Laurent Mekies on leaving Ferrari, Red Bull’s glass ceiling and the future of RB

Sam Cooper

Laurent Mekies bites into his cookie. It is a rare chance to eat something on a hectic day during the Monaco GP weekend.

While the world’s rich and famous party outside, the team principal of RB is sat in a back room of Red Bull’s hospitality unit, away from the spotlight.

Red Bull’s self-dubbed Energy Station is the biggest of all the team’s units in Monaco and the only one that floats on the water while a dirt biker jumps over cars on the deck.

Stepping aboard the Energy Station at this particular location is a reminder of the ethos behind the Red Bull brand – we do it because we can. F1’s disrupters arrived in the early 2000s and have since gone from noisy neighbours to the dominant force in the sport.

But their sister team has gone through a journey of its own. Starting out very much as a proving ground for Red Bull’s young talents, it morphed into a team of its own in 2021 to varying degrees of success but now it finds itself somewhere in between.

Visa Cash App RB Formula One team, VCARB, Toro Rosso, RB, Racing Bulls – whatever you want to call it, the goals behind the team are clear: continue to foster the next generation of drivers but become a force of their own.

With the retirement of Franz Tost, the only man to have held the team principal position at the team up until this season, the Faenza-based outfit underwent a transformation.

In came experienced CEO Peter Bayer, a man who spent time at the FIA as secretary general, but in the role of team principal, Red Bull managed to entice Laurent Mekies out of Ferrari.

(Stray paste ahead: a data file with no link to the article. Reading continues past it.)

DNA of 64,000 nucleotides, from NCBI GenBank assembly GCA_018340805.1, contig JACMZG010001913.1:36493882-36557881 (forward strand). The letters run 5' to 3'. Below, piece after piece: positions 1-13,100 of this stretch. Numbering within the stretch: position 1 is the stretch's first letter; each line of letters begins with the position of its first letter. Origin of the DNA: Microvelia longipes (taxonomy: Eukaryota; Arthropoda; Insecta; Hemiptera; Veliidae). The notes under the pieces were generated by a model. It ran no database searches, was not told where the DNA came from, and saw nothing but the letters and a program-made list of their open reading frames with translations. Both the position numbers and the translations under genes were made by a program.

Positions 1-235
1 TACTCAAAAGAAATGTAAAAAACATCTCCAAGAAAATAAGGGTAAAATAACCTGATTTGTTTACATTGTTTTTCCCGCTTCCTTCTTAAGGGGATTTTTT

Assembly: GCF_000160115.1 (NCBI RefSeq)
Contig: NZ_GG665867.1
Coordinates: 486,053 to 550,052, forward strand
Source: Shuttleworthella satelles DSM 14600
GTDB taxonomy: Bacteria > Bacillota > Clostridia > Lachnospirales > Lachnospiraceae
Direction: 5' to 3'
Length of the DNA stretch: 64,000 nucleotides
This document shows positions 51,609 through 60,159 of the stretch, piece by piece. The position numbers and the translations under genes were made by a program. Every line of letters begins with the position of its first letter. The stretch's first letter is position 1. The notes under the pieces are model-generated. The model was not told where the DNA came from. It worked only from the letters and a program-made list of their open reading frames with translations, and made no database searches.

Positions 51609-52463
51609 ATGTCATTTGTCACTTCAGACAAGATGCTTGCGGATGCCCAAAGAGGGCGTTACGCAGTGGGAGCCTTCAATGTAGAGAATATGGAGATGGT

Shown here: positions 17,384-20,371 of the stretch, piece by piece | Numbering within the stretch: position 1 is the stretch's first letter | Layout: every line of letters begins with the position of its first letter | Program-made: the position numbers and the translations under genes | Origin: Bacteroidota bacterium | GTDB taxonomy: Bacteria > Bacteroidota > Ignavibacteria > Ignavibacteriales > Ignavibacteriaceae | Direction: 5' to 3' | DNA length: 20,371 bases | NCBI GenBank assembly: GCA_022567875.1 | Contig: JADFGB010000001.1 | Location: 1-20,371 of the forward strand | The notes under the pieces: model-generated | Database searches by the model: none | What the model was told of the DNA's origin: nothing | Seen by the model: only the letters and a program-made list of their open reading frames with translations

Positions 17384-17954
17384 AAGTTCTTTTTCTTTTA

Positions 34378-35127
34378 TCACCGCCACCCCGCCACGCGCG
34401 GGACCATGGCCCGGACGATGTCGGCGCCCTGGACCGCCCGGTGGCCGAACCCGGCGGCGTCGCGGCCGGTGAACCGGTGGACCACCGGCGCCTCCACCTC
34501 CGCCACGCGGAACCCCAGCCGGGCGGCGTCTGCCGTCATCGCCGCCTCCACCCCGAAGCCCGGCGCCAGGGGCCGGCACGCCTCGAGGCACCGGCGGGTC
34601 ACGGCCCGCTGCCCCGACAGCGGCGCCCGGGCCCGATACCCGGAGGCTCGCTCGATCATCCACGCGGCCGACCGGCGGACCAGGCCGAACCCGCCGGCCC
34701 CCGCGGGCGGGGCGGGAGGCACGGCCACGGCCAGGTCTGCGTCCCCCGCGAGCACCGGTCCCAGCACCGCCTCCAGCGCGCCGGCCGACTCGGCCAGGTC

“It’s always going to be very difficult for a Formula 1 fan or car fan to leave Ferrari because of what it represents as a fan,” he exclusively told

“But the reality is that it’s completely unique to be given the possibility to be associated with a project that effectively we look at as if it was a new team. From a shareholder perspective, we look at it as if it was a new team and equally that team has an extraordinary base.

“It was a unique opportunity and this is why I decided to make the jump.”

Moving the 100km from Maranello to Faenza brought Mekies back to some familiar surroundings. When Red Bull first purchased the team from Minardi at the end of 2005, Mekies joined as the chief engineer. He returned as one of the most experienced members of the paddock.

A stint at the FIA from 2014 to 2018 was brought to an end by a move to Ferrari and the job of sporting director. As the years went by, he rose further up the ranks until he held his last posting of deputy team principal and racing director, one of the most senior roles within the set-up.

But while a promotion to the top job may have been on the cards in the future, RB represented a new opportunity and one the 47-year-old was keen to grab.

“It feels like an honour to be part of this group,” he continued. “That’s how I feel every day. There is a huge amount of talent in finance and in business and we are all lucky this new start is about being more competitive and being more ambitious.

“We are being given the means to try and build a team that does that.

“If we simply look at the grid, when somebody tells you we need to build a team to be on top of the midfield, you say ‘well wait two seconds, there are six car manufacturers plus Red Bull Racing’ so it’s almost like seven top teams.

“So if you don’t want to be P8, P9, P10, you are going to need to be quite a serious organisation and luckily, that’s our target.